Student learning how to test his own work to ensure high performance. (Building Media Inc.)

Rick Chitwood demonstrates moving pressure boundary above the soffit, to include ductwork in conditioned space. (Building Media Inc.)

Carmen Boulevard WaterSmart landscape with shade structures produced out of repurposed vinyl by Repurpose America from a conference, and posts are repurposed City of Las Vegas Light Posts. (Building Media Inc.)

The dramatic temperature shifts in the high-desert climate make Las Vegas an ideal place for homeowners who are looking to make their homes more comfortable and to save substantially on their energy bills. Funded in part by DOE’s Building America program, the Building America Retrofit Alliance is working with the Nevada ENERGY STAR Partners–Green Alliance (NESP–Green Alliance), and with Better Building Performance, a Las Vegas company, to upgrade two typical homes top to bottom. Their goal has been to show homeowners and remodelers how easy and effective energy performance upgrades can be.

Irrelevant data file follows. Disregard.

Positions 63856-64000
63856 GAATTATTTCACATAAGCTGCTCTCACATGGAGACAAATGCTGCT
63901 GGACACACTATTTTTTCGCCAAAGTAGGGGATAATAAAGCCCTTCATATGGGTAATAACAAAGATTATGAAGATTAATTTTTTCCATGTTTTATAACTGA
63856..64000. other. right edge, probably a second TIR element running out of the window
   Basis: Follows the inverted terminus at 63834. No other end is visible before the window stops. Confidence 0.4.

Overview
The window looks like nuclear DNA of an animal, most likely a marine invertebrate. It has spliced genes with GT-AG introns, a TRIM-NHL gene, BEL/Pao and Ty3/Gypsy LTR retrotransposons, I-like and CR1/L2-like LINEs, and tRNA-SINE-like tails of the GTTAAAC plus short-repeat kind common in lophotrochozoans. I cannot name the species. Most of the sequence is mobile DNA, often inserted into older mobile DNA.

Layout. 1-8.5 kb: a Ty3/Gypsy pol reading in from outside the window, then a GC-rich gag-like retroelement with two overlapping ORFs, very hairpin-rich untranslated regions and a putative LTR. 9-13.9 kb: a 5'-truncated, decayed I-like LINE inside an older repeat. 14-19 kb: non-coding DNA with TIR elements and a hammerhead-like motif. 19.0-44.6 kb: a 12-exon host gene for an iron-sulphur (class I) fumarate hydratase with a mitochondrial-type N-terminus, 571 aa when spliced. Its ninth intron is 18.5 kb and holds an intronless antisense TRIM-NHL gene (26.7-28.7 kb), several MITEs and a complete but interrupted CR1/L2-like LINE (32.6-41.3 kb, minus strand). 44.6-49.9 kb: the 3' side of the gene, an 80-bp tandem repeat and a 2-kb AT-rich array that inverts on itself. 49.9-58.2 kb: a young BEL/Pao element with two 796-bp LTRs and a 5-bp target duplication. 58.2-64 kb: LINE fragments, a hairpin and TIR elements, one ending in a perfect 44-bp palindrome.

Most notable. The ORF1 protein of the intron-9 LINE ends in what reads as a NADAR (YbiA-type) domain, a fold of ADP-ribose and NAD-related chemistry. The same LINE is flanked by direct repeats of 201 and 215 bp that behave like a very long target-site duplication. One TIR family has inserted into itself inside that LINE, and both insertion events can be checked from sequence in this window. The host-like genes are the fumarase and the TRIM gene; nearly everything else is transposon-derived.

For the past 11 years, as a volunteer-driven nonprofit organization, NESP-Green Alliance has encouraged energy efficiency and resource preservation, and this year, EPA honored the organization with its 2011 Leadership in Housing Award for ENERGY STAR. Part of its mission has been to recognize and promote the companies, organizations, and individuals that support these efforts. NESP-Green Alliance also organizes informational meetings, seminars, and special events that promote community awareness, education, and connectivity for developing a more-sustainable Nevada.

Demonstrating Energy Efficiency in Two Model Homes